To clarify, the nationwide ban is not aimed at schools but rather, the federal government. Schools are free to adopt or modify policies to accommodate transgender student access to school facilities such as restrooms. The ban also does not interfere with case-by-case decisions made by school administration regarding access to facilities based upon gender identity.


On February 22, 2017, the DOJ/ED rescinded it’s May 2016 Guidance on Transgender Students; in response, the Governor of Connecticut on February 23, 2017 issued an executive order protecting transgender students’ rights in Connecticut. Governor Malloy states in the order that  it is illegal in Connecticut to discriminate against students based upon gender identity or  expression and that transgender students must  be provided equal access to public  accommodations such as school restrooms and locker rooms. Additionally, a joint letter from Governor Malloy and SDE Commissioner Dianna R. Wentzell  was sent to all public school superintendents in the state directing schools to honor transgender students’ choice of facility. See our latest Connecticut Education Law Blog article for more details about these recent legal developments.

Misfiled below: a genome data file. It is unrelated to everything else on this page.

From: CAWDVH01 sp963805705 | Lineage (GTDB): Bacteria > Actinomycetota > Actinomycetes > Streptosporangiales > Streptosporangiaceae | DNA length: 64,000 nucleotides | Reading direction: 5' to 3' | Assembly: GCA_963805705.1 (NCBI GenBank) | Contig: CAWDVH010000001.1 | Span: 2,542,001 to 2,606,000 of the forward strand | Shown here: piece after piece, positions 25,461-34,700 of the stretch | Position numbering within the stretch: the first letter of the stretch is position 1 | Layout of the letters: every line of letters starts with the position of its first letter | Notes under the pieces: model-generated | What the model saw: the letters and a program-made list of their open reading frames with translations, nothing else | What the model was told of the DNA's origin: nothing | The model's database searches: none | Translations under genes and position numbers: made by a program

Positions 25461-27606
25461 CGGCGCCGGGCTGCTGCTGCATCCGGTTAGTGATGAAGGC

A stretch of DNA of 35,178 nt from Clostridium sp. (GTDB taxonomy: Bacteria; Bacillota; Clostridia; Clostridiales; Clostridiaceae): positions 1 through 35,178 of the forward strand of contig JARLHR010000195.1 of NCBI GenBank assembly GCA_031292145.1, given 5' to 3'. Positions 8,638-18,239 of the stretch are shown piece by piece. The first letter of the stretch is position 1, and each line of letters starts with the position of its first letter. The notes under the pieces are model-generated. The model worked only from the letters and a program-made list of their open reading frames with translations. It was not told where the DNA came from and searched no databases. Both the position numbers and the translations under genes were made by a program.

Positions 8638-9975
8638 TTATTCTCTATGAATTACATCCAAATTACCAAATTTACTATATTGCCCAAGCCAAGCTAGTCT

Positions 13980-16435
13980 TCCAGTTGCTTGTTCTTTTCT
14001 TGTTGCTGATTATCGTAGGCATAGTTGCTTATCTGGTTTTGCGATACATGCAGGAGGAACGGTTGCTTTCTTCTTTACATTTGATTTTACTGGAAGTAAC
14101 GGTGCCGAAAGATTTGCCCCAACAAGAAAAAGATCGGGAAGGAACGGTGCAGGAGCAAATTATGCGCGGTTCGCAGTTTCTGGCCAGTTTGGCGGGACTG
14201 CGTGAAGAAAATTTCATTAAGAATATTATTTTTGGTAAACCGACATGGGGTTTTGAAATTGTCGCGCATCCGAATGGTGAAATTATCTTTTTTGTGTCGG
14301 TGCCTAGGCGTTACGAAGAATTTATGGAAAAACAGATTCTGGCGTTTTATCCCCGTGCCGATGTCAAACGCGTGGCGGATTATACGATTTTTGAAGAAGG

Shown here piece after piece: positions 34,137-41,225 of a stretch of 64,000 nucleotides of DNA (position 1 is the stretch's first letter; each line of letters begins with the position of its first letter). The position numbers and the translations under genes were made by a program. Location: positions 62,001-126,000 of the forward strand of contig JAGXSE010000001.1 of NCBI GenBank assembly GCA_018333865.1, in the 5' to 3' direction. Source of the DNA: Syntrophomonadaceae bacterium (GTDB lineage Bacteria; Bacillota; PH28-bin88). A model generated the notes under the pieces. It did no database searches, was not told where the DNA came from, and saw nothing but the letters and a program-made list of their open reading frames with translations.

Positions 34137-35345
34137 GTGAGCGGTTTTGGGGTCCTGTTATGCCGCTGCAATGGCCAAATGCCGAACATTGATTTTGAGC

¹It is worth noting that a 2011 revision to C.G.S. 10-15, Connecticut’s antidiscrimination statute, added language explicitly prohibiting schools from discriminating against students based upon their “gender identity and expression.” After the 2011 revision to the law, the Connecticut Safe School Coalition issued unofficial (unofficial guidance lacks the force of law) guidelines directing schools to permit transgendered students to use restrooms and facilities consistent with their gender identity.
 ²Plaintiffs include: (1) the State of Texas; (2) Harrold Independent School District (TX); (3) the State of Alabama; (4) the State of Wisconsin; (5) the State of West Virginia; (6) the State of Tennessee; (7) Arizona Department of Education; (8) Heber-Overgaard Unified School District (Arizona); (9) Paul LePage, Governor of the State of Maine; (10) the State of Oklahoma; (11) the State of Louisiana; (12) the State of Utah; (13) the state of Georgia; (14) the State of Mississippi, by and through Governor Phil Bryant; (15) the Commonwealth of Kentucky, by and through Governor Matthew G. Bevin.